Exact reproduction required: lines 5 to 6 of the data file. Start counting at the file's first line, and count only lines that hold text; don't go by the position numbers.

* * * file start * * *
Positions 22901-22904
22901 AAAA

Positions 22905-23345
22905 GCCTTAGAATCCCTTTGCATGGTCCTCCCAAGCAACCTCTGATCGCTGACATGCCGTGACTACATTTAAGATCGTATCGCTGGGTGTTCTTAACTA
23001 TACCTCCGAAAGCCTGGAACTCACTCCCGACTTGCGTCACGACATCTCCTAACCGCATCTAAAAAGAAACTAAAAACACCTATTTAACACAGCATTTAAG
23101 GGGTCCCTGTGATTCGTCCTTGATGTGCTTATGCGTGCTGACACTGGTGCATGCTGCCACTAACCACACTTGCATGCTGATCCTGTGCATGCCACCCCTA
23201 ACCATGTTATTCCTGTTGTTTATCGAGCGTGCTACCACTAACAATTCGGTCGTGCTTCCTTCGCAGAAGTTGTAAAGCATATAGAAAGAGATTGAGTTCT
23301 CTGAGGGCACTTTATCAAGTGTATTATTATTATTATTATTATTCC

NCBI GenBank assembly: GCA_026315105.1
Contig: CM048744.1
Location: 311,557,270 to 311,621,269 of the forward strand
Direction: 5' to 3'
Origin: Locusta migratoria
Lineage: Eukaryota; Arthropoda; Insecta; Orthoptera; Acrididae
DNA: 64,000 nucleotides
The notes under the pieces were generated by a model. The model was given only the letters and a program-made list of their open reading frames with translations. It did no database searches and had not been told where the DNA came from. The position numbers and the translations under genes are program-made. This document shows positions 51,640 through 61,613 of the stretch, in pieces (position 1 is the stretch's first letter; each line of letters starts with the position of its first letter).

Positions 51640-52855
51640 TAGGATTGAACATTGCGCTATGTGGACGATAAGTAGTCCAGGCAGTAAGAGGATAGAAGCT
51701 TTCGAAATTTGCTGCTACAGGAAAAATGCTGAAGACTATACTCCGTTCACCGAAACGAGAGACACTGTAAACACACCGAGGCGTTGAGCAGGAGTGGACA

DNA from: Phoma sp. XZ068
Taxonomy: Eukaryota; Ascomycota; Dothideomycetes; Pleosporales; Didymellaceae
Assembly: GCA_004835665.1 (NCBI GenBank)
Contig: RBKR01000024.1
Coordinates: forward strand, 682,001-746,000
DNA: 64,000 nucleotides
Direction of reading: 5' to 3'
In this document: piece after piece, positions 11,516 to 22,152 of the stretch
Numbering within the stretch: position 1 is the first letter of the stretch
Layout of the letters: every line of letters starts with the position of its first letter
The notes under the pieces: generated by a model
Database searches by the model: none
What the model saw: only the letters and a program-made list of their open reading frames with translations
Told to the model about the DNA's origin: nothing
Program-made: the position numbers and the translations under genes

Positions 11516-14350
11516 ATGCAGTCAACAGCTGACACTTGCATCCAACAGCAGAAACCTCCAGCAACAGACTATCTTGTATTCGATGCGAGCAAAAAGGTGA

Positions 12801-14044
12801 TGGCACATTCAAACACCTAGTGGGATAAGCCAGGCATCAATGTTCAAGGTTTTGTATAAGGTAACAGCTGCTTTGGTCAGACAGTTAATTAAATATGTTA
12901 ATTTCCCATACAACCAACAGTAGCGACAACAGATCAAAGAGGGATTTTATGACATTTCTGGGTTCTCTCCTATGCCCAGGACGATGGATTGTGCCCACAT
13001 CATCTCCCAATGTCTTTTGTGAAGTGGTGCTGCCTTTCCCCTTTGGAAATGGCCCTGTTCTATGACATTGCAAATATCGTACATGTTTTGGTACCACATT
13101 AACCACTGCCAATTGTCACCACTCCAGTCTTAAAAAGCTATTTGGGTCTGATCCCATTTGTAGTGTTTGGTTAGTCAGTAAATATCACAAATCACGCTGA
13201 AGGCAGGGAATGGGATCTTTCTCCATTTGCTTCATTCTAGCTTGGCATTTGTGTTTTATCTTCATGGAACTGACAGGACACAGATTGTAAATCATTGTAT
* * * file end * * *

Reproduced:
23001 TACCTCCGAAAGCCTGGAACTCACTCCCGACTTGCGTCACGACATCTCCTAACCGCATCTAAAAAGAAACTAAAAACACCTATTTAACACAGCATTTAAG
23101 GGGTCCCTGTGATTCGTCCTTGATGTGCTTATGCGTGCTGACACTGGTGCATGCTGCCACTAACCACACTTGCATGCTGATCCTGTGCATGCCACCCCTA